A curious title will stick in your mind to make you read it and remember it. There are multiple literary interpretations of the idea of the mockingbird: since they do “nothing but sing their hearts out for us,” they could symbolize many of the selfless and morally steadfast characters like Tom Robinson and Atticus, or even Scout. Another option would be Boo Radley, the elusive figure who Scout compares to a mockingbird at the end of the novel.
The title draws attention to the novel’s central motif right from the start, and we then spend the novel wondering why, what, and when this will be explained. The “ah-ha” comes at the end of the novel, when Scout underscores the story’s theme by explaining just why it’s a sin to kill a mockingbird. That’s too long to wait for a payoff in 2018, so our updated version makes use of the “girl” trend in book titles.
Lenny Kills Rabbits, John Steinbeck
Original title: Of Mice and Men
This title may be intriguing or misleading to readers, depending on their knowledge of Scots poetry (or popular idioms). Indeed, this is the second title on this list to borrows a line from Robert Burns: “The best-laid schemes of mice and men often go awry.”
While it might draw some modern readers in with its opacity and intrigue, one has to wonder if Steinbeck’s contemporary readers would know what the title alludes to. But if they did, the title certainly adds an air of inevitable tragedy to the story — as they wait for Lenny and George’s plans to own a farm and “live off the fat of the land” to go, well, awry. Still, we’re busy people: why not get to the tragedy first?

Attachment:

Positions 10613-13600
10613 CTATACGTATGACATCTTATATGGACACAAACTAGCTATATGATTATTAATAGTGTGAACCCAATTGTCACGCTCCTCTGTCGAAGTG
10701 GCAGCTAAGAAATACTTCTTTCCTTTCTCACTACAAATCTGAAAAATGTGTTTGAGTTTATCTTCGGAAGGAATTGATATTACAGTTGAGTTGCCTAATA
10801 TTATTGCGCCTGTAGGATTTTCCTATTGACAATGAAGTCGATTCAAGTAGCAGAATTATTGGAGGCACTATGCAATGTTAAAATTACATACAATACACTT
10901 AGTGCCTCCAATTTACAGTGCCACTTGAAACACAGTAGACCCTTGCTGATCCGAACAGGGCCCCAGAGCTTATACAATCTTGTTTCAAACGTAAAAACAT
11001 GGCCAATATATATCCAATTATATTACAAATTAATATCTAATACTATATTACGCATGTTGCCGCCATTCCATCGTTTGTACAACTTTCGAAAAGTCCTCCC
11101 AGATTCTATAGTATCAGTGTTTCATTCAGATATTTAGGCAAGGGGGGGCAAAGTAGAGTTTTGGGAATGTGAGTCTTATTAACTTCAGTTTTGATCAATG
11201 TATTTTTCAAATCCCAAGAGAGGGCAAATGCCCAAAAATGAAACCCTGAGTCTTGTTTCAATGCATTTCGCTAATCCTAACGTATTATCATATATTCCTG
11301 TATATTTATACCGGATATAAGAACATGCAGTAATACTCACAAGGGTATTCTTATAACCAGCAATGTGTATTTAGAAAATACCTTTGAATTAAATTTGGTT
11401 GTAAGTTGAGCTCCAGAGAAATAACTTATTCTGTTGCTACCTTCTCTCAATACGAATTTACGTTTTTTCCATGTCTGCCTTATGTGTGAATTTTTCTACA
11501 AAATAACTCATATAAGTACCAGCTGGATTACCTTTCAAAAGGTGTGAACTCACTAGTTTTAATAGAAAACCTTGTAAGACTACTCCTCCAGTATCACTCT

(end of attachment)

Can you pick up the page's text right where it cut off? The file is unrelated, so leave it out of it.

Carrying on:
The Secret Diary of an Evangelist Teenage Lesbian, Jeanette Winterson
Original title: Oranges Are Not the Only Fruit
Far from a culinary or domestic handbook, Oranges are Not the Only Fruit is a moving, intricately written account of the nuances and challenges of a religious childhood. The novel is semi-autobiographical fiction, adding perhaps another air of confusion around the abstruse title. The threads of the title’s implications run through the book — restrictions, alternatives, exploration, and adolescence — so that the more you read, the clearer the title becomes. Esoteric and ambiguous, it proves the power a book title has to intrigue a reader and shape our understanding of a text, just as much as it reflects and describes the words behind it. But people are more likely to pick up a book about teen lesbians than oranges, so if you have teen lesbians in your book in 2018 you’d better say so right up front!
Obscure and allusive book titles can do a good deal. They intrigue us to read their contents (and to write about them!). They demonstrate the wit and humor of an author — once the book is finished and the significance of the title is made clear, we are often left with the feeling that the title was a sort of wink from the author, urging us to read on and discover something new. We think it’s very fortunate that these books were published at a time when titles could be more alluring and less obvious. Maybe that time will come around again.
About the Author
Emmanuel Nataf is the CEO of Reedsy, a marketplace that connects authors and publishers with the world’s best editors, designers and marketers. Over 5,000 books have been produced via Reedsy since 2015.